What are you going to do about it?

I’m not a fan of the conservative approach.

Last night’s election bought in a huge change in Queensland. Change, now that’s not a bad thing.

I hope that a few things can improve in Queensland. My nursing friend who is owed a large sum of money by Queensland Health, I’d love for her to be paid properly. I’d love for public transport to be cheaper. I love for mining magnates to have less input to our democracy.

But, overall, I have few real gripes with the state of my state.

I believe in change and after 14 years of Labor, I’ll try to give it a fair go.

I’m wary, however due to the dramatic power shift. And, I’m not a fan of conservative regimes.

So as this political change is unfolding, I have a proposition. I reckon we could all become a little bit more involved. Paint some signs and honk some horns. Stop showering, if you like.

There were some little protests in the city last week. Some were anti-gay-marriage, the other side were out to defend gay rights.

The important thing is that they were telling people what they wanted.

A good mate of mine who suggested she was late for dinner, because “she was out fighting for gay rights,” had a face flushed with excitement. Not only had she stood up for what she’d believed in, she’d had a great adventure.

I believe hitting the streets, writing letters, signing petitions and chaining yourself random objects is a great way to get your point across. Plus protests can be great fun.

Sure, it requires a break in your routine from work, home and socialising, but maybe it’s time we took a greater interest.

I did not meet anyone during the recent election campaign that felt engaged by the nature of the debate.

Most were dismayed by the spin and the bullshit both leaders were rubbishing our ears with.

I was pissed that Campbell Newman refused to shake the hand of his opponent, Kate Jones, after a debate. But non-gentlemanly habits aside, what is this dude going to do for health and the environment. Is he going to stand up to the mining bully, Clive Palmer? Is he going to improve the environmental score? I doubt it.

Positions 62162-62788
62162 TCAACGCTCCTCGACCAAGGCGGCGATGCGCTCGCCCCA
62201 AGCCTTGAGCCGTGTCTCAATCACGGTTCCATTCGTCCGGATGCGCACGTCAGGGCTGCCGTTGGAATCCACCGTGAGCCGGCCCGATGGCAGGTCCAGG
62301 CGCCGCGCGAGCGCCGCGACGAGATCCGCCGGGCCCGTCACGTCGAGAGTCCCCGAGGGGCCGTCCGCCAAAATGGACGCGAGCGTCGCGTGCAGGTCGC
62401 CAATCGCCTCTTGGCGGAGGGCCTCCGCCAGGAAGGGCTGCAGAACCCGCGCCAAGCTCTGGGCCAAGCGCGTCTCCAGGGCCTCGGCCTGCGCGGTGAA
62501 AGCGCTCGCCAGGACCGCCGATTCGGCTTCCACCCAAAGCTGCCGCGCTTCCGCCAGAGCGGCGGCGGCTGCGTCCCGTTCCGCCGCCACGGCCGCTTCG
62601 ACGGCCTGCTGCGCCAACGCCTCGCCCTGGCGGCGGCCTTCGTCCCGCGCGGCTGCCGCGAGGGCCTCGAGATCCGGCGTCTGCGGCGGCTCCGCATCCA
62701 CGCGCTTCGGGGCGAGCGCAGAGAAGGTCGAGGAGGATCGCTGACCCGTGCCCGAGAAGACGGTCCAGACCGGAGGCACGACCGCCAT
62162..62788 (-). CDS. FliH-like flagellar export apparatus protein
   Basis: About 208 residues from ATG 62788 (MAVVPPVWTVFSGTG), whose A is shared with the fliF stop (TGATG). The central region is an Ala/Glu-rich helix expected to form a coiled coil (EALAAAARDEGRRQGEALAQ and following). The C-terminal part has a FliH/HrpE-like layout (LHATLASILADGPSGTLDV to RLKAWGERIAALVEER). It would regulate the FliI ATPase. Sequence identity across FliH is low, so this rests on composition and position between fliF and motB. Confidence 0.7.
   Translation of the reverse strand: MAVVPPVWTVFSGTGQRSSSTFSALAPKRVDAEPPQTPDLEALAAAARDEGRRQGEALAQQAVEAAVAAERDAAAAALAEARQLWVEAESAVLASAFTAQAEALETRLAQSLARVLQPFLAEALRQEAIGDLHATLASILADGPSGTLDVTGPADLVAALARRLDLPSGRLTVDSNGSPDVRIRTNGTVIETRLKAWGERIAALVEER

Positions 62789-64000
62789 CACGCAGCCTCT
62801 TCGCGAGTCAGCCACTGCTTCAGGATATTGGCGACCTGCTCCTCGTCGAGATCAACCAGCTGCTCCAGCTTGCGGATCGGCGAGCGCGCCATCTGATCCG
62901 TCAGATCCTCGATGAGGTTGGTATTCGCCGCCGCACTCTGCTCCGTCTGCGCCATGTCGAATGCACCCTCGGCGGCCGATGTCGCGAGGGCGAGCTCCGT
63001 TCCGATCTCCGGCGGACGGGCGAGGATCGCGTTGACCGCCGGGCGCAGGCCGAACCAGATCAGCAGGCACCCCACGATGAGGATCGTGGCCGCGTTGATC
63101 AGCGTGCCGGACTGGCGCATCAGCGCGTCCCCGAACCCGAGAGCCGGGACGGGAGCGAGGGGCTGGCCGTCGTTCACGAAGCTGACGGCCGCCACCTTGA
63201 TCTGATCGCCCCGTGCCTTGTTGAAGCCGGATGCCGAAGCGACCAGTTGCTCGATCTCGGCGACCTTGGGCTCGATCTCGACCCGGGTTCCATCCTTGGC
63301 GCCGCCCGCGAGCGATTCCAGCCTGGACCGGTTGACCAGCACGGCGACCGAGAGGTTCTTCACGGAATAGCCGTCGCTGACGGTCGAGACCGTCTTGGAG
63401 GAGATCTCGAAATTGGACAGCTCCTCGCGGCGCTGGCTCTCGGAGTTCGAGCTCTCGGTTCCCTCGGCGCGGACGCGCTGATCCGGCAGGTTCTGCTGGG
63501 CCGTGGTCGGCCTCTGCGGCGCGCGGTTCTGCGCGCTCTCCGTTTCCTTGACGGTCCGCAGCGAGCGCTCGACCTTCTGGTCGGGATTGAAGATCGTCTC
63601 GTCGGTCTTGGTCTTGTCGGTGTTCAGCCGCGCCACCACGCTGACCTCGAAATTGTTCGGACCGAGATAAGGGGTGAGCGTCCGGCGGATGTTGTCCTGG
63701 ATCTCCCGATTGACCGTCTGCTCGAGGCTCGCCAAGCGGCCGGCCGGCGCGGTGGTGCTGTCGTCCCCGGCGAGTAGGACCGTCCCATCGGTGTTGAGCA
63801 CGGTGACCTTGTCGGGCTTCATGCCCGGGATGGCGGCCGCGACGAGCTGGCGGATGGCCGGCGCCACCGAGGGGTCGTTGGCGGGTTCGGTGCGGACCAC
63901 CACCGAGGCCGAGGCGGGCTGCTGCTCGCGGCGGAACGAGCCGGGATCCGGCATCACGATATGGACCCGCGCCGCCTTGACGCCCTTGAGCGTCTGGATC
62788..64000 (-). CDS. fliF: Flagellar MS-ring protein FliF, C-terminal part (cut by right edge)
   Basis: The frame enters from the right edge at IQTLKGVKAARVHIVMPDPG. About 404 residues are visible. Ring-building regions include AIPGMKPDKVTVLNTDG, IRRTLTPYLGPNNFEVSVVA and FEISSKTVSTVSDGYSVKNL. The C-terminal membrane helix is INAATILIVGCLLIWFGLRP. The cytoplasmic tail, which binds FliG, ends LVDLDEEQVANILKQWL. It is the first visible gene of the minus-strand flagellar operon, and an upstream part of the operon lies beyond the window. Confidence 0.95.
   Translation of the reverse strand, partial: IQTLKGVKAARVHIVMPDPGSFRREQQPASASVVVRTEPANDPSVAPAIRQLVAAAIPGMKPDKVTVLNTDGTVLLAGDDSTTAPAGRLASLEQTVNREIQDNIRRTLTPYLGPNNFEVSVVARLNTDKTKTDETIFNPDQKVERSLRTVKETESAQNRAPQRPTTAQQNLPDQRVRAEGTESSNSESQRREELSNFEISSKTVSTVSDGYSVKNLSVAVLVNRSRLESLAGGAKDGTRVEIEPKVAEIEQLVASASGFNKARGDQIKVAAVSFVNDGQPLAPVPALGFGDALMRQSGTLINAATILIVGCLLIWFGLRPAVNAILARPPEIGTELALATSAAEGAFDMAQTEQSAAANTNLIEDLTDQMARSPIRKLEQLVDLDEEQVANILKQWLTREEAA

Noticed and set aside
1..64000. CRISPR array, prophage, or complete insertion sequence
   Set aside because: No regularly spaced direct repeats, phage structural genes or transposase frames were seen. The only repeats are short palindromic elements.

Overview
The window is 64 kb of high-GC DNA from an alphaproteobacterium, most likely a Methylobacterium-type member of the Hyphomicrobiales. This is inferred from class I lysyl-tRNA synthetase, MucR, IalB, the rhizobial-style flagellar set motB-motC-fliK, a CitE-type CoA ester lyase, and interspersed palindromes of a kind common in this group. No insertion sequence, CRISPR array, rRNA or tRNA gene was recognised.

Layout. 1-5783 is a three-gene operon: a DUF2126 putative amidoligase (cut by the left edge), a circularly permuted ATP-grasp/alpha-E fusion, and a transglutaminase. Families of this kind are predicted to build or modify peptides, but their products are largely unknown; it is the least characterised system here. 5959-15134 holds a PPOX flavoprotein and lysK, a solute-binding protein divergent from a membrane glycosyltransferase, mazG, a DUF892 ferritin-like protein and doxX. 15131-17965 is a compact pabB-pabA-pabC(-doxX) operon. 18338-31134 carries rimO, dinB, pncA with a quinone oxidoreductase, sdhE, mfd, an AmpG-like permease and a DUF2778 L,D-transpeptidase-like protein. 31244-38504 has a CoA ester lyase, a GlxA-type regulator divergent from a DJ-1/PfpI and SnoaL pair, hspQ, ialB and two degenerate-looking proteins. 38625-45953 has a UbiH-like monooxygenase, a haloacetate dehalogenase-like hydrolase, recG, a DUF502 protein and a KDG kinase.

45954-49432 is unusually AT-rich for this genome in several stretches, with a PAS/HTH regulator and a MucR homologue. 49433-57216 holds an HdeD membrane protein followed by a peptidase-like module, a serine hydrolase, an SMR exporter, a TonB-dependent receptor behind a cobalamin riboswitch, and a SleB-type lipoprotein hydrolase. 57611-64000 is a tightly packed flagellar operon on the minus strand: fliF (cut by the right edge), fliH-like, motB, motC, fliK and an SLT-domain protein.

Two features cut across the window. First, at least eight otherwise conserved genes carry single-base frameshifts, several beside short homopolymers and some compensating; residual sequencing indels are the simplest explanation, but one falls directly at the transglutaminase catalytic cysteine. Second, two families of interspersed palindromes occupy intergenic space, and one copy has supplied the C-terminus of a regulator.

For me, the answer now lies in activism. It is time for me to get up off my beige couches (that actually won’t be difficult as they have already been sold and will go soon anyway) and start participating in this democracy.

If there is something I do not like, maybe I will join in some sort of rally, instead of blundering along wondering about my place as a middle-class yuppie. Chatting about issues at dinner parties doesn’t cut it, really.

I remember protests were ubiquitous in South America. Everywhere I went there were people camping out asking for one thing or another. And they were fighting for the money to feed their children. They were fighting for human rights.

They got to camp on the street too. It looked like an almighty adventure.

As a kid, one of my father’s colleagues was a greenie who would tell me about his exploits breaking into government buildings and chaining himself to trees. He had some interesting battles and won a few, I believe.

I was there wide-eyed with my ponytail thinking it sounded like great fun.

Yesterday another guy was telling me about his brother who was an active protester in the UK. The last one he did was against an oil company and involved a few babes rubbing oil into his bare chest.

That sounds like my kind of protest.

I understand, as women, we have less incentive to burn the bra. Things ain’t so bad. But there is stuff to fight for. Watch the news, or, better still, search out the news and get informed.

Believe in causes at home and beyond your backyard. Fight for them.

For me, it’s about taking that leap off the fence. My mother is a great inspiration here. She wrote a few heated letters to the French Prime Minister in her teen years. She was pissed off about the French dropping nukes in the Pacific and tried to stop it. She is also a redhead and quite fiery by nature.

We know that shit like nuclear testing is wrong. She did something. Bravo.

I’m not suggesting we all need to buy new stationary or go a month without a shower.

But it’s not hard to speak up and show the folk in power what you believe about.

Do you think Kevin Rudd would have said sorry to the indigenous people of Australia if there hadn’t been some almighty protests? If a stack of people had not stood up for what they wanted? Unlikely.

And there is whole lot more that needs fighting for in indigenous affairs and elsewhere in Australia.

So, Campbell Newman, good luck. I hope you do some good for Queensland. I’ll let you know how you’re going. Maybe you’ll see my placard.

And to everyone else, there is a great adventure to be had trying to keep the bastards honest.

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